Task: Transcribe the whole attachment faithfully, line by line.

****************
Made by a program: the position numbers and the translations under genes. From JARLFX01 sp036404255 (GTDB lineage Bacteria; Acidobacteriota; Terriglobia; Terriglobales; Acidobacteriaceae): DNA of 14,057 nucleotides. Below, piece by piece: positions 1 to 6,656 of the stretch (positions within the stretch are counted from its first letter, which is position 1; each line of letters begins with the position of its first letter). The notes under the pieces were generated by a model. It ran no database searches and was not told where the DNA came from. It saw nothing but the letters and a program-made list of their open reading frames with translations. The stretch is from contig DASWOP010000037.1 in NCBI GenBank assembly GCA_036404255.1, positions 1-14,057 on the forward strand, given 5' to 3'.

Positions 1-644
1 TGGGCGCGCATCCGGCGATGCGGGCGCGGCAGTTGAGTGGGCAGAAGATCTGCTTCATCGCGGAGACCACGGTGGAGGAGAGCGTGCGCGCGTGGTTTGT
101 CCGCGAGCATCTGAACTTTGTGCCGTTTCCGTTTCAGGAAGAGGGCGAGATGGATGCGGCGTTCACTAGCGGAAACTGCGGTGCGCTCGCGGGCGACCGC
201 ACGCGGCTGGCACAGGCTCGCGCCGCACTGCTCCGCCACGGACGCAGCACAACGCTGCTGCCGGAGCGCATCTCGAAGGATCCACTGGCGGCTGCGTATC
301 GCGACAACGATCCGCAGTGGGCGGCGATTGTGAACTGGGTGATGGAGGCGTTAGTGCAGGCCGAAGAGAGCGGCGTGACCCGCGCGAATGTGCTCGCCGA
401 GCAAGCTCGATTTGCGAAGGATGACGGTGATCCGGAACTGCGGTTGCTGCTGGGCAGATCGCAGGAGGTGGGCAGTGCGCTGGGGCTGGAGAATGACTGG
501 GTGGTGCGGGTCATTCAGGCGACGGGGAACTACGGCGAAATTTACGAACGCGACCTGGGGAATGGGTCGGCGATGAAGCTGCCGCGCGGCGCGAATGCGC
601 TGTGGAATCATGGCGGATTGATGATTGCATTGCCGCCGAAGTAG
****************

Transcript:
Made by a program: the position numbers and the translations under genes. From JARLFX01 sp036404255 (GTDB lineage Bacteria; Acidobacteriota; Terriglobia; Terriglobales; Acidobacteriaceae): DNA of 14,057 nucleotides. Below, piece by piece: positions 1 to 6,656 of the stretch (positions within the stretch are counted from its first letter, which is position 1; each line of letters begins with the position of its first letter). The notes under the pieces were generated by a model. It ran no database searches and was not told where the DNA came from. It saw nothing but the letters and a program-made list of their open reading frames with translations. The stretch is from contig DASWOP010000037.1 in NCBI GenBank assembly GCA_036404255.1, positions 1-14,057 on the forward strand, given 5' to 3'.

Positions 1-644
1 TGGGCGCGCATCCGGCGATGCGGGCGCGGCAGTTGAGTGGGCAGAAGATCTGCTTCATCGCGGAGACCACGGTGGAGGAGAGCGTGCGCGCGTGGTTTGT
101 CCGCGAGCATCTGAACTTTGTGCCGTTTCCGTTTCAGGAAGAGGGCGAGATGGATGCGGCGTTCACTAGCGGAAACTGCGGTGCGCTCGCGGGCGACCGC
201 ACGCGGCTGGCACAGGCTCGCGCCGCACTGCTCCGCCACGGACGCAGCACAACGCTGCTGCCGGAGCGCATCTCGAAGGATCCACTGGCGGCTGCGTATC
301 GCGACAACGATCCGCAGTGGGCGGCGATTGTGAACTGGGTGATGGAGGCGTTAGTGCAGGCCGAAGAGAGCGGCGTGACCCGCGCGAATGTGCTCGCCGA
401 GCAAGCTCGATTTGCGAAGGATGACGGTGATCCGGAACTGCGGTTGCTGCTGGGCAGATCGCAGGAGGTGGGCAGTGCGCTGGGGCTGGAGAATGACTGG
501 GTGGTGCGGGTCATTCAGGCGACGGGGAACTACGGCGAAATTTACGAACGCGACCTGGGGAATGGGTCGGCGATGAAGCTGCCGCGCGGCGCGAATGCGC
601 TGTGGAATCATGGCGGATTGATGATTGCATTGCCGCCGAAGTAG